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It seems the only time I hear people talk on phones is when they sit next to me at an airport club, on a plane or somewhere else in public. That happens with FaceTime, too. And those can be annoying. Though, sometimes it’s interesting to hear what people are talking about.
I once called American Airlines while on a plane taxiing in Dallas to rebook a flight that I had just missed due to a delay and a flight the next day that I could no longer make now. My neighbors told me they found the discussion quite interesting. 🙂
But what about recording podcasts in public? Is that allowed? Legally? I haven’t seen a law against it, but it’s certainly a good marketing tool.
I used to do live Periscopes while sitting at airports. That had a few benefits:
- A unique setting for the broadcast
- I got it done and had some time
- It’s kind of a marketing tool
- … and conversation starter
What I found is that usually when I do these, people listen. And oftentimes they start asking questions … hopefully afterwards:
- Where is the show housed?
- <Then they follow – sometimes>
- What else do you talk about
Sometimes people ask about the tools that are needed to go live. At conferences people ask me often what I take along. This is basically my current kit:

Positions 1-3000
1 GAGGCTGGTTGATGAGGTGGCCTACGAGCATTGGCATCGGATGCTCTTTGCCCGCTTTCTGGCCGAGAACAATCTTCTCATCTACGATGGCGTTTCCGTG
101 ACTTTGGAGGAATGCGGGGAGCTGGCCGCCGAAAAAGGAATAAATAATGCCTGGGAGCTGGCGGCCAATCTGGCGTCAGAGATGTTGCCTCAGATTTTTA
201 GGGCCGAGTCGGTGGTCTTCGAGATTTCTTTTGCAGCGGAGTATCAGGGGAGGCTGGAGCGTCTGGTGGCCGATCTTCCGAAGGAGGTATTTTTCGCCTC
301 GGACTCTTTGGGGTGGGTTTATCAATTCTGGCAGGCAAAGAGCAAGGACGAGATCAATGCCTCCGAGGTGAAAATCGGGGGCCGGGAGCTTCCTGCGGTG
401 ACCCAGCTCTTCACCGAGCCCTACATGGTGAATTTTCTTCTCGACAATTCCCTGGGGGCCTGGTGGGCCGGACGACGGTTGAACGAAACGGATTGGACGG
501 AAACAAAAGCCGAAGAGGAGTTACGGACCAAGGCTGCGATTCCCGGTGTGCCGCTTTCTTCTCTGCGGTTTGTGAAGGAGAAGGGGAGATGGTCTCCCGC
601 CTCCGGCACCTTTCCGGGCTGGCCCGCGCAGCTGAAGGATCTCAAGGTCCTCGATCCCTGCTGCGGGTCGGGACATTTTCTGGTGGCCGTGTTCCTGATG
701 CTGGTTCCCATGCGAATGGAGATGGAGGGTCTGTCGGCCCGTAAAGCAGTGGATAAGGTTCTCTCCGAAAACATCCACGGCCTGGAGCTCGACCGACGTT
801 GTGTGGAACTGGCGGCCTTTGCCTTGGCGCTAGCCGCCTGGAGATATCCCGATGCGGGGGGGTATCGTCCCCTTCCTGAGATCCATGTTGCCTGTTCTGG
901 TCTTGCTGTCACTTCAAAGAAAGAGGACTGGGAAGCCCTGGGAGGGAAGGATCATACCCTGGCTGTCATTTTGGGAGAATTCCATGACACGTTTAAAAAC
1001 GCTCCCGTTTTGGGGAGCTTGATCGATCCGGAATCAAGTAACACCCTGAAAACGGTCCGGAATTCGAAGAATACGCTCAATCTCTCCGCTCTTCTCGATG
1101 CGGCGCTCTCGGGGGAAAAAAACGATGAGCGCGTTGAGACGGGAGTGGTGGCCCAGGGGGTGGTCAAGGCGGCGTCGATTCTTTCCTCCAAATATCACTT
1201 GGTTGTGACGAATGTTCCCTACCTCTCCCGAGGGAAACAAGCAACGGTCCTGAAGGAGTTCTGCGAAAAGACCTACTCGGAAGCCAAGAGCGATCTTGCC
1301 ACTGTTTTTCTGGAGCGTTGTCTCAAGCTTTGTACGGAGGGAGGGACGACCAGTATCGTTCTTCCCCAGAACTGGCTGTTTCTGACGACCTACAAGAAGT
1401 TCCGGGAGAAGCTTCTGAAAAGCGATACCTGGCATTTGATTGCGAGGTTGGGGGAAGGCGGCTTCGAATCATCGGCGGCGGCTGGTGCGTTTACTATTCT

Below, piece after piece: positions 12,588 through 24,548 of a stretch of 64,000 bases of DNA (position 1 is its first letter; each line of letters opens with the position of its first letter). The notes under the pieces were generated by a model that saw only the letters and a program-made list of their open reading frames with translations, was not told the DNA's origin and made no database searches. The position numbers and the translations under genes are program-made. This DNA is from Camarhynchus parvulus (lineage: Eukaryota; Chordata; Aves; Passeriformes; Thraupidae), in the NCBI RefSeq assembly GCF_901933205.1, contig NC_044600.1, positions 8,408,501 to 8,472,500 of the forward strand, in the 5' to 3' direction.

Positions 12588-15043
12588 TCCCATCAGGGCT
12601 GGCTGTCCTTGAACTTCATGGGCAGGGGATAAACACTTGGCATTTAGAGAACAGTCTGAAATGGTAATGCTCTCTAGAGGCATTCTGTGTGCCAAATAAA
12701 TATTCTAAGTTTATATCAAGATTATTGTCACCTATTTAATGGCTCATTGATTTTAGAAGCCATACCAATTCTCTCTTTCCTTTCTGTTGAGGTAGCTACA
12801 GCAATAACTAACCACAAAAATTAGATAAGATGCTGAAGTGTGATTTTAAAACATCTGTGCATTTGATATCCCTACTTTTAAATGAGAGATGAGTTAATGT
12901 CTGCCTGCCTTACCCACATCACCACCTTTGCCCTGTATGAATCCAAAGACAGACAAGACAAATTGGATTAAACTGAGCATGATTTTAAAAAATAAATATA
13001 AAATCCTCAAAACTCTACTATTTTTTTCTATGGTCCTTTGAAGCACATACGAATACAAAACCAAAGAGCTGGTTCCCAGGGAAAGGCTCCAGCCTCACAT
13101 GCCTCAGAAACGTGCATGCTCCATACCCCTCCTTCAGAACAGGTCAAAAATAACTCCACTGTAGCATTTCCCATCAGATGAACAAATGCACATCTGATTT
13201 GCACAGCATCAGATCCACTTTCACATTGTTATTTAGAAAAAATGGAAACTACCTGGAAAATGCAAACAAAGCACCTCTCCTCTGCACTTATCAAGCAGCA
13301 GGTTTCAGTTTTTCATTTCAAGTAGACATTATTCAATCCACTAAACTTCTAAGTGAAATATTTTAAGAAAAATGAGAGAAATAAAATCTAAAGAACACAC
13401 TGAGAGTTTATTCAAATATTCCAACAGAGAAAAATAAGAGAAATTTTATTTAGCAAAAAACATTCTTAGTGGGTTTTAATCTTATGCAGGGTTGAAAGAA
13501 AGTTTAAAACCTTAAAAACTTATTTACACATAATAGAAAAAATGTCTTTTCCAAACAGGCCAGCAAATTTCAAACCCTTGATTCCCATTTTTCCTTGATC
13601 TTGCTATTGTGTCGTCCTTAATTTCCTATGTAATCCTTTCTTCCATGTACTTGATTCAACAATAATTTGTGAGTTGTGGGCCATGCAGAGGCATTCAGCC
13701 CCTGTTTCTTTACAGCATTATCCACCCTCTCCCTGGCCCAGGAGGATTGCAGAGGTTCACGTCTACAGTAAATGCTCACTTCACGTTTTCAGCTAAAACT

Similar things happen during podcasts recorded on-location. For example, we recorded this one at the club at O’Hare:
There were people around us, including other podcasters. As soon as we were done, they asked about the tools and apps we were using. I just recorded with my phone and used the Audio Recorder app.
It created a fun conversation actually. Unfortunately, we had to leave soon because our flight was boarding. So there’s that time restraint.
Of course, there are times when you shouldn’t record a podcast in a public place. Like in a library, for example. Consider your surroundings. Elsewhere: When people are talking near me, why can’t I talk to my audience via a podcast?
They are having a conversation right there. I’ll do the same over here. Except I’m talking to my phone.
Certainly, some people have strong reactions to others using phones:
- in public
- on dates
- to drown them out – maybe not, I hope
So that could come into play. I’ve recorded publicly a few dozen times by now, though, and nobody ever complained. At least not to me.
From a production perspective, I think it’s nice to be able to say: “Hi, it’s Christoph, dialing in from ….” and then jumping into the topic.
As long as you are speaking into where the microphones actually are on your iPhone the audio is usually good – even in somewhat louder spaces.